Completed: January 2018
Title: The Immortal Life of Henrietta Lacks
Author: Rebecca Skloot
“Her name was Henrietta Lacks, but scientists know her as HeLa. Born a poor black tobacco farmer, her cancer cells – taken without her knowledge – became a multimillion-dollar industry and one of the most important tools in medicine. Yet Henrietta’s family did not learn of her ‘immortality’ until more than twenty years after her death, with devastating consequences . . .
Rebecca Skloot’s fascinating account is the story of the life, and afterlife, of one woman who changed the medical world forever.
Balancing the beauty and drama of scientific discovery with dark questions about who owns the stuff our bodies are made of, The Immortal Life of Henrietta Lacks is an extraordinary journey in search of the soul and story of a real woman, whose cells live on today in all four corners of the world.”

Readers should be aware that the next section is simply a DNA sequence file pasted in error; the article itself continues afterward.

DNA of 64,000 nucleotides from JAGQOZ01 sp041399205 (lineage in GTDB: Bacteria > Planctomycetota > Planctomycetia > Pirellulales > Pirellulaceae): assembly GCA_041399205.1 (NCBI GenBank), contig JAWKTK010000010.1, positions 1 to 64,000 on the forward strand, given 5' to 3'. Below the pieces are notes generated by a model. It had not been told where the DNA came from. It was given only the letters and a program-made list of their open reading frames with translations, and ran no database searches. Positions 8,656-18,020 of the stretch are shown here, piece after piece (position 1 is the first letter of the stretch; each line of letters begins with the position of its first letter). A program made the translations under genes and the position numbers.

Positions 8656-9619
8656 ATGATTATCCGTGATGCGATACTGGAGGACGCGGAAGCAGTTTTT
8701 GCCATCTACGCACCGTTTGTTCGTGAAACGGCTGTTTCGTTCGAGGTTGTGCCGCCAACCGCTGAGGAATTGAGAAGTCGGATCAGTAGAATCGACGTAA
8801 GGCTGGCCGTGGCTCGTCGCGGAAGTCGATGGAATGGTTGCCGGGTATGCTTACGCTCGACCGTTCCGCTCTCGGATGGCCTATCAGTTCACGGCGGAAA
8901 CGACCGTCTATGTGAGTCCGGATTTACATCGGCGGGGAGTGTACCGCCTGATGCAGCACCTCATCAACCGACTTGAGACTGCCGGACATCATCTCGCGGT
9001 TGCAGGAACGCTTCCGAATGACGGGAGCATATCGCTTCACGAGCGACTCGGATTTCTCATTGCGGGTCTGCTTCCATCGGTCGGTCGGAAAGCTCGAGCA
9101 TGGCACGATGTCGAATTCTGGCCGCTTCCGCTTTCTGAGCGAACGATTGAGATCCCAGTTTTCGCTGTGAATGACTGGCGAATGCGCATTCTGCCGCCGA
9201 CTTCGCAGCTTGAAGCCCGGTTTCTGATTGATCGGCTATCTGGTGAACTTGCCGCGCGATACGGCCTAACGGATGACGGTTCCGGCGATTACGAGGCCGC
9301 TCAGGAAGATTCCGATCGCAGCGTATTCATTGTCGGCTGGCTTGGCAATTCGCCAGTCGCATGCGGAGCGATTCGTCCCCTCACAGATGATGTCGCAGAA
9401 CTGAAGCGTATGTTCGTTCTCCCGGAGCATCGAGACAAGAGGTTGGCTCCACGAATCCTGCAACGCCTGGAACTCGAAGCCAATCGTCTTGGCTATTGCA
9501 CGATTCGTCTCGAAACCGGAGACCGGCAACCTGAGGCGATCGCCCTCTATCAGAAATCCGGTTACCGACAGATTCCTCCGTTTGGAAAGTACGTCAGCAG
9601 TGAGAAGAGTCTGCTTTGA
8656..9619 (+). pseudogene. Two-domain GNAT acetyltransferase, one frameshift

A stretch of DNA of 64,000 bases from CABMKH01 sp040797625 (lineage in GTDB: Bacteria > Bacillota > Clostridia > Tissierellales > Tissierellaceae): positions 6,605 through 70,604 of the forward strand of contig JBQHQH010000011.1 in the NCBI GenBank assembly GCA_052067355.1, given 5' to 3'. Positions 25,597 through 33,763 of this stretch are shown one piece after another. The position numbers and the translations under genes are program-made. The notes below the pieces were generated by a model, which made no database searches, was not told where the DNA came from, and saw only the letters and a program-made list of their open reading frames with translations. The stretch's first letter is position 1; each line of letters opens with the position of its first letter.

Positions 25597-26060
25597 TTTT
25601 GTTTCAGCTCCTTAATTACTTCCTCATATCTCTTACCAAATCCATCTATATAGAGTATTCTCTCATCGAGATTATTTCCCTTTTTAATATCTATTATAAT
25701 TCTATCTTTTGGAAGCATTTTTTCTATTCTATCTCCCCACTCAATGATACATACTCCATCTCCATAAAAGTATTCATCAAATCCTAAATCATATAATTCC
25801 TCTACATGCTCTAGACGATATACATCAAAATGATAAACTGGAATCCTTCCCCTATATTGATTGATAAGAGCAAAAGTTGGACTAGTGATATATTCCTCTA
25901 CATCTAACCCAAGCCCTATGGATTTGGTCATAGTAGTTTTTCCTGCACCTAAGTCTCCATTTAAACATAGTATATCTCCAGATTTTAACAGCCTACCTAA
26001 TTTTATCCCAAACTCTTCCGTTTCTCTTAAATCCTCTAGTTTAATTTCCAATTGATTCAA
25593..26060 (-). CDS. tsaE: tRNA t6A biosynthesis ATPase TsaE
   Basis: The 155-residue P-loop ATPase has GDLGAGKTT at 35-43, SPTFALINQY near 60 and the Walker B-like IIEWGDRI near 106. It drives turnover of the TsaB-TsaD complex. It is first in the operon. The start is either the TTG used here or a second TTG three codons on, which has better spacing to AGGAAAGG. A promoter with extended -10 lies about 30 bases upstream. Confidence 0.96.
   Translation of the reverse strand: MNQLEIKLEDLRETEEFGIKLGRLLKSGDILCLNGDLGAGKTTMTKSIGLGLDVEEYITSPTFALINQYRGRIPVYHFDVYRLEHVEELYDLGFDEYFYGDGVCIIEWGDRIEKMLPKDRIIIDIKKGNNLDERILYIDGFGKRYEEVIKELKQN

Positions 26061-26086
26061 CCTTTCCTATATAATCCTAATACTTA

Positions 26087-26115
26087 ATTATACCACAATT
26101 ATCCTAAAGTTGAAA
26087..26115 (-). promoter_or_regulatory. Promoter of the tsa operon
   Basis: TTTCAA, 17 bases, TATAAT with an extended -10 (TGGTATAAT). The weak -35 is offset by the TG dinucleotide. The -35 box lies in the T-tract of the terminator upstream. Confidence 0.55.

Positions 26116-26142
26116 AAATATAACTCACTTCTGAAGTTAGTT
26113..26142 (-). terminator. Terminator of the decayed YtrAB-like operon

Review: I thoroughly enjoyed reading this. It follows Skloot as she tells the story of Henrietta Lacks, her death and the continuing life of her cells which have been a marvel and a boon to science. It speaks of the morality of science and asks who owns the parts of us we no longer use when those parts become a multi-million business. We meet the Lacks family and see how they have struggled with the discovery of their mother’s ‘immortality’, having their own cells and blood sought after yet not seeing a cent of the money made from them. The medical science has made so much from the cells of a family who find it difficult to pay for and manage their own health complaints is beyond ironic and enters the territory of deeply unfair.
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